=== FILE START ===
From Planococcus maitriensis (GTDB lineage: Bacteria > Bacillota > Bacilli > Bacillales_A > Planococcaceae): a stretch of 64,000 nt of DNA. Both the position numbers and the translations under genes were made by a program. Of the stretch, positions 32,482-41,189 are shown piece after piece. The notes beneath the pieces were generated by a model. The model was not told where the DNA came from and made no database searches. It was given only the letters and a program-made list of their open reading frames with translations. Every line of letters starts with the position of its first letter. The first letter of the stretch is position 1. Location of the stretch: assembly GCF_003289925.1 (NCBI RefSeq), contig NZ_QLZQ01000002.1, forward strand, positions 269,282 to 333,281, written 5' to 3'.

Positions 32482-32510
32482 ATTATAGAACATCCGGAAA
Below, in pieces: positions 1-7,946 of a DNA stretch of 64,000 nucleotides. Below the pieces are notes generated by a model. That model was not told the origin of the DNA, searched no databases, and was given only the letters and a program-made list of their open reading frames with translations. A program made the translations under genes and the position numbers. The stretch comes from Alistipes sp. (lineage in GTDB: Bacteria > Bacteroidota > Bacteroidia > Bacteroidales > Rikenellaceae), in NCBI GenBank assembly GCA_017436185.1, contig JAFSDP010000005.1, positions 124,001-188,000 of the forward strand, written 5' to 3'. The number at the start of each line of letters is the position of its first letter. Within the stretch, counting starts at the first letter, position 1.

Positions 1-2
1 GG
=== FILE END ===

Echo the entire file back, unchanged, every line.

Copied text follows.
From Planococcus maitriensis (GTDB lineage: Bacteria > Bacillota > Bacilli > Bacillales_A > Planococcaceae): a stretch of 64,000 nt of DNA. Both the position numbers and the translations under genes were made by a program. Of the stretch, positions 32,482-41,189 are shown piece after piece. The notes beneath the pieces were generated by a model. The model was not told where the DNA came from and made no database searches. It was given only the letters and a program-made list of their open reading frames with translations. Every line of letters starts with the position of its first letter. The first letter of the stretch is position 1. Location of the stretch: assembly GCF_003289925.1 (NCBI RefSeq), contig NZ_QLZQ01000002.1, forward strand, positions 269,282 to 333,281, written 5' to 3'.

Positions 32482-32510
32482 ATTATAGAACATCCGGAAA
Below, in pieces: positions 1-7,946 of a DNA stretch of 64,000 nucleotides. Below the pieces are notes generated by a model. That model was not told the origin of the DNA, searched no databases, and was given only the letters and a program-made list of their open reading frames with translations. A program made the translations under genes and the position numbers. The stretch comes from Alistipes sp. (lineage in GTDB: Bacteria > Bacteroidota > Bacteroidia > Bacteroidales > Rikenellaceae), in NCBI GenBank assembly GCA_017436185.1, contig JAFSDP010000005.1, positions 124,001-188,000 of the forward strand, written 5' to 3'. The number at the start of each line of letters is the position of its first letter. Within the stretch, counting starts at the first letter, position 1.

Positions 1-2
1 GG